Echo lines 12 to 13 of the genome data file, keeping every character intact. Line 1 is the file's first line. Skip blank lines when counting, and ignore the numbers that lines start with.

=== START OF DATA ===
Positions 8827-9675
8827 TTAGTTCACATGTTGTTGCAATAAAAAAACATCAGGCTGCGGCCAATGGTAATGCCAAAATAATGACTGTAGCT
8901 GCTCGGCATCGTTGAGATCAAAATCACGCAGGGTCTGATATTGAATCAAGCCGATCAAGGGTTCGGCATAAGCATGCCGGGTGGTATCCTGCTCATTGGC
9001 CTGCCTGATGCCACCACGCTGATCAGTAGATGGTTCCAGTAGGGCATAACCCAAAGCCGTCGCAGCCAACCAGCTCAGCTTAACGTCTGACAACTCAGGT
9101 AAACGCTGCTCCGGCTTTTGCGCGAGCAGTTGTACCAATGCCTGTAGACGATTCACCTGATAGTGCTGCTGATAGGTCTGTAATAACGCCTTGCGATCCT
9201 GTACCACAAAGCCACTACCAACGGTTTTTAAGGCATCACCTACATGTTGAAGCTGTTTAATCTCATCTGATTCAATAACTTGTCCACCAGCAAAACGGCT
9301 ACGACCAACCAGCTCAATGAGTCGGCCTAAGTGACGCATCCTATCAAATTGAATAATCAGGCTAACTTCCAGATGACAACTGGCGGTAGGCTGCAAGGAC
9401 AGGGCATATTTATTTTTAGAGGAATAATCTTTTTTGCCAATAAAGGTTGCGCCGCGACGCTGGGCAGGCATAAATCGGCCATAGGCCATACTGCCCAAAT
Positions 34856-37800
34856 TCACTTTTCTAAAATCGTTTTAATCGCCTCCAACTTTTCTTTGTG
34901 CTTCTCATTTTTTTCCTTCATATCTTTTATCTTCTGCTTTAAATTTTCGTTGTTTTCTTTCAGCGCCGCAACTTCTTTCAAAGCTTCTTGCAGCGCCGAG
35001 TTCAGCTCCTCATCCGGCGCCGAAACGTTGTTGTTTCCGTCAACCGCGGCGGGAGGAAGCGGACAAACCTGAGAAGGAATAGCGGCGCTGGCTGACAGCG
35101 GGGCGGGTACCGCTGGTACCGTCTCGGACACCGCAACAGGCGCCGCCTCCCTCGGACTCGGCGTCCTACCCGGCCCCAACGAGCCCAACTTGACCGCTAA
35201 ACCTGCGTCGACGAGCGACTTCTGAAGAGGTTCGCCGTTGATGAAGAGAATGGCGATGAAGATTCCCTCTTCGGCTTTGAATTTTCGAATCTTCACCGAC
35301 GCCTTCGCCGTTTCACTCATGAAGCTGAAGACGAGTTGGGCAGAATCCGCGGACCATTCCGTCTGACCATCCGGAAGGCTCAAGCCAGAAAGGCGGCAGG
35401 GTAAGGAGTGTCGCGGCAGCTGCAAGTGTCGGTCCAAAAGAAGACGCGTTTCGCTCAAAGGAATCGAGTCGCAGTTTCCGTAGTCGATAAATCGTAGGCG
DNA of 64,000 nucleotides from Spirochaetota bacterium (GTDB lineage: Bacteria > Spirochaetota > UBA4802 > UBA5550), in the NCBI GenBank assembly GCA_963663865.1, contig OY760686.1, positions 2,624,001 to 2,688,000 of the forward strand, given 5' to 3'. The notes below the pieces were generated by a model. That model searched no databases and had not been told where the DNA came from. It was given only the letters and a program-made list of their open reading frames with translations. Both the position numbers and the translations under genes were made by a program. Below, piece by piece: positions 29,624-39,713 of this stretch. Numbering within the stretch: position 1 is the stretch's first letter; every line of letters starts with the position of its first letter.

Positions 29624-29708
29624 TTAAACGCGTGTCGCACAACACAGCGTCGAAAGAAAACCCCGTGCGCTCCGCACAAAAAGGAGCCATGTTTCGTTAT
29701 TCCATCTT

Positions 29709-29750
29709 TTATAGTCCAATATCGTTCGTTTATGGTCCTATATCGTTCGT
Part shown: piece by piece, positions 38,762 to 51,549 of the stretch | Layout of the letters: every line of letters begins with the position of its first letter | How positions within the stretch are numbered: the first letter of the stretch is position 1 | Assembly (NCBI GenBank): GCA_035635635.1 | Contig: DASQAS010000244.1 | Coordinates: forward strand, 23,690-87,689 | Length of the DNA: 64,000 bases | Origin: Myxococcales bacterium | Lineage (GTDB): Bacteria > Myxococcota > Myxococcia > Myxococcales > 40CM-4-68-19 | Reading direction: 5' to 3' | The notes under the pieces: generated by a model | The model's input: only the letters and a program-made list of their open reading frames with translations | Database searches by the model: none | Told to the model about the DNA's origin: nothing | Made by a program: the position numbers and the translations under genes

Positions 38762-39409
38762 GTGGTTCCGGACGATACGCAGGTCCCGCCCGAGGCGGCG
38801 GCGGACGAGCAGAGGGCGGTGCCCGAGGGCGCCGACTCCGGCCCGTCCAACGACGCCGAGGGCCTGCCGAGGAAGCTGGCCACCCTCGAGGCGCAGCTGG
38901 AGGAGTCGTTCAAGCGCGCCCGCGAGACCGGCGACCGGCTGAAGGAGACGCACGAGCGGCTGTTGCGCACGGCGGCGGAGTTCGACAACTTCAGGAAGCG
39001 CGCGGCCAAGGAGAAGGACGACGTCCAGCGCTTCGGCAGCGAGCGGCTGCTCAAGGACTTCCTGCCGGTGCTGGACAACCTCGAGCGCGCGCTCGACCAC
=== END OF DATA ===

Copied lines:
35001 TTCAGCTCCTCATCCGGCGCCGAAACGTTGTTGTTTCCGTCAACCGCGGCGGGAGGAAGCGGACAAACCTGAGAAGGAATAGCGGCGCTGGCTGACAGCG
35101 GGGCGGGTACCGCTGGTACCGTCTCGGACACCGCAACAGGCGCCGCCTCCCTCGGACTCGGCGTCCTACCCGGCCCCAACGAGCCCAACTTGACCGCTAA